Does it work? No doubt for many, it probably does, and I can understand the awe that might be felt on viewing a grouping of animals as seen here in the early dawn. I do not register a wow reaction. That I think is due to at least two factors, one of which is the very cool blue tone of the image, and another factor, related to the composition formed here by the multitude of subject elements. Although it may be close to real, the blue tone makes me feel I am viewing a sub zero winter ice rink instead of a pond that is full of organic life. But that is a minor reaction. I do feel however that the photographer might have (should have) taken 10 or 20 timewise regroupings of these animals in order to give an increased impact and poignancy to the scene, which presently seems to me to simply be complex. Not an easy task with all these animal actors, but not an impossible one. In his timeless treatise on composition in photography, Harold Mante studied over time a landscape of variously positioned animals and a sheep herder and waited until the lines and visual spaces connecting the various animals and human presence broke into a powerful composition (of linear and circular affinities, and play of spaces). The French photographer Boubat has taken similar and patient approaches with similar landscape and human or animal subjects. The present photograph is very interesting as a fine and curiosity arousing animal image. However, while admiring the tenacity of the photographer to capture such an early morning scene, I think there was likely considerable potential in this scene to create a more artistic visual result by trying different shots based on the movements of the animals over a short period. Pehaps he did just that and this is the chosen result, but the portfolio shows just one visualisation.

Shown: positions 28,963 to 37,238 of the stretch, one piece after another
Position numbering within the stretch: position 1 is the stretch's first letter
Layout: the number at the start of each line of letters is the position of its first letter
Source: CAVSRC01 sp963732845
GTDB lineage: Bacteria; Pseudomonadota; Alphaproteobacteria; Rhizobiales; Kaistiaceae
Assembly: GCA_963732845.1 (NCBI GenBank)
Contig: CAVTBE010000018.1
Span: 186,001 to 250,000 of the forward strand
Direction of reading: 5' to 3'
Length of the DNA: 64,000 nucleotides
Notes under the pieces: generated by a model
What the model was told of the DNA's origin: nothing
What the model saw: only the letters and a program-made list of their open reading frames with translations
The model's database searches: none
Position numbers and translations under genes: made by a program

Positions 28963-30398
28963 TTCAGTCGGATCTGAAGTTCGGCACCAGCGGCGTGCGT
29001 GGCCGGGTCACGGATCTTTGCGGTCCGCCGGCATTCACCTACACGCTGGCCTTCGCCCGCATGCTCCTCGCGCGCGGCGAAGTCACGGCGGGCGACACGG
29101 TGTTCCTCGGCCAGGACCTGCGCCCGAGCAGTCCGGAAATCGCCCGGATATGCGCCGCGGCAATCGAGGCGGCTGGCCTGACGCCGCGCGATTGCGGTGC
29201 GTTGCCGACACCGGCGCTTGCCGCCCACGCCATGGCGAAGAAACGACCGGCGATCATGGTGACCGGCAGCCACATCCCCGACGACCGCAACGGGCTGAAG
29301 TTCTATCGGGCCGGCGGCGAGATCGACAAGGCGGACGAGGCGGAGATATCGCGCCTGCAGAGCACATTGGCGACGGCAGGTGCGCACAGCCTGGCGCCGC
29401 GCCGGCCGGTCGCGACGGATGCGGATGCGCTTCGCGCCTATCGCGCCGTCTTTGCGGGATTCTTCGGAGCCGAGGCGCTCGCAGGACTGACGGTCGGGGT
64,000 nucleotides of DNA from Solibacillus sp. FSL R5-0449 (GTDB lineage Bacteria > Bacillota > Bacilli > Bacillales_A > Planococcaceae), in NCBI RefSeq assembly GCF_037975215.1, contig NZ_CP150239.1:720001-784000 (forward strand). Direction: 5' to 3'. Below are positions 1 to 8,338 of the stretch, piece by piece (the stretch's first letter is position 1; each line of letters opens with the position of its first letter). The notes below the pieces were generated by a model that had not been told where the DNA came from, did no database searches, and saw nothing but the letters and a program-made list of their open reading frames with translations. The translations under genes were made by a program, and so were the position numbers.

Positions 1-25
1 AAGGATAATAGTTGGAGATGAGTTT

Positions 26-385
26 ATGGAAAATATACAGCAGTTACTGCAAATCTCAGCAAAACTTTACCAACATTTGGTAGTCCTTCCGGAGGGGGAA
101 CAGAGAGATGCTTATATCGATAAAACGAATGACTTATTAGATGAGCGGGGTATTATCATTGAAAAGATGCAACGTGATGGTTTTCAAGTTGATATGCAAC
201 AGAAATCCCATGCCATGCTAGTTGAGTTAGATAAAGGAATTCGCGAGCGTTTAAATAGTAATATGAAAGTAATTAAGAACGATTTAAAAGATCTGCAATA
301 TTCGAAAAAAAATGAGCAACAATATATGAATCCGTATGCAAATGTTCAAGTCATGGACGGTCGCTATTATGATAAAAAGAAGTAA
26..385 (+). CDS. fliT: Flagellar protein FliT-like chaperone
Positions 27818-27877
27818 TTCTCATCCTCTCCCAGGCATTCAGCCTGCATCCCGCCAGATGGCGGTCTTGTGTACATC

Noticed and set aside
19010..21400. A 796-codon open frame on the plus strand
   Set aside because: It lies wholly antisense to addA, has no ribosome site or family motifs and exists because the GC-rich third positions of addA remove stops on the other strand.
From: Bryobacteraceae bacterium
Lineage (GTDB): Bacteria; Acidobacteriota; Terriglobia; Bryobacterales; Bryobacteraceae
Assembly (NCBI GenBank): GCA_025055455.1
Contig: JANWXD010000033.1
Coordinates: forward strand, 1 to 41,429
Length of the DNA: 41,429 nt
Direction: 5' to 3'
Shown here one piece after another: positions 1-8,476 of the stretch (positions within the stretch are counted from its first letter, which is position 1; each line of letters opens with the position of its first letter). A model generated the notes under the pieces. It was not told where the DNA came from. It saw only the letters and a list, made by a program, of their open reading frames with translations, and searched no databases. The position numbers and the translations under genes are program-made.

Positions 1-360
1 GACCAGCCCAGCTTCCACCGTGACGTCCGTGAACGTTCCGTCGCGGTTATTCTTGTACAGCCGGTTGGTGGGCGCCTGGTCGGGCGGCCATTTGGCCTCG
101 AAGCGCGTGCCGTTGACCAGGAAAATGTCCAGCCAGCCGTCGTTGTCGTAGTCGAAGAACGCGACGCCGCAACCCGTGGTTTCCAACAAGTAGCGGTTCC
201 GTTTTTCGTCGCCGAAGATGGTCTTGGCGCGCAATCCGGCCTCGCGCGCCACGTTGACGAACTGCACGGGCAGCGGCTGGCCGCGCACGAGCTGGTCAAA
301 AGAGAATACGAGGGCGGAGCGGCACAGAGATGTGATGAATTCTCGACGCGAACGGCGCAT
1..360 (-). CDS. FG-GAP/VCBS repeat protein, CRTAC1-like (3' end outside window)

Charles W
Early dawn by Sandor Bernath

I like it, but it may improve with 16:9 aspect ratio. As is it looks a little truncated by the frame size in a predominantly horizontal composition.

Alex S.
Response to Early dawn by Sandor Bernath

Okay, someone with a better eye than mine tell me: Is the nature or is this post processing. Looking at it again I think this is a composite. I am willing to be disabused.

Ian .
Early dawn by Sandor Bernath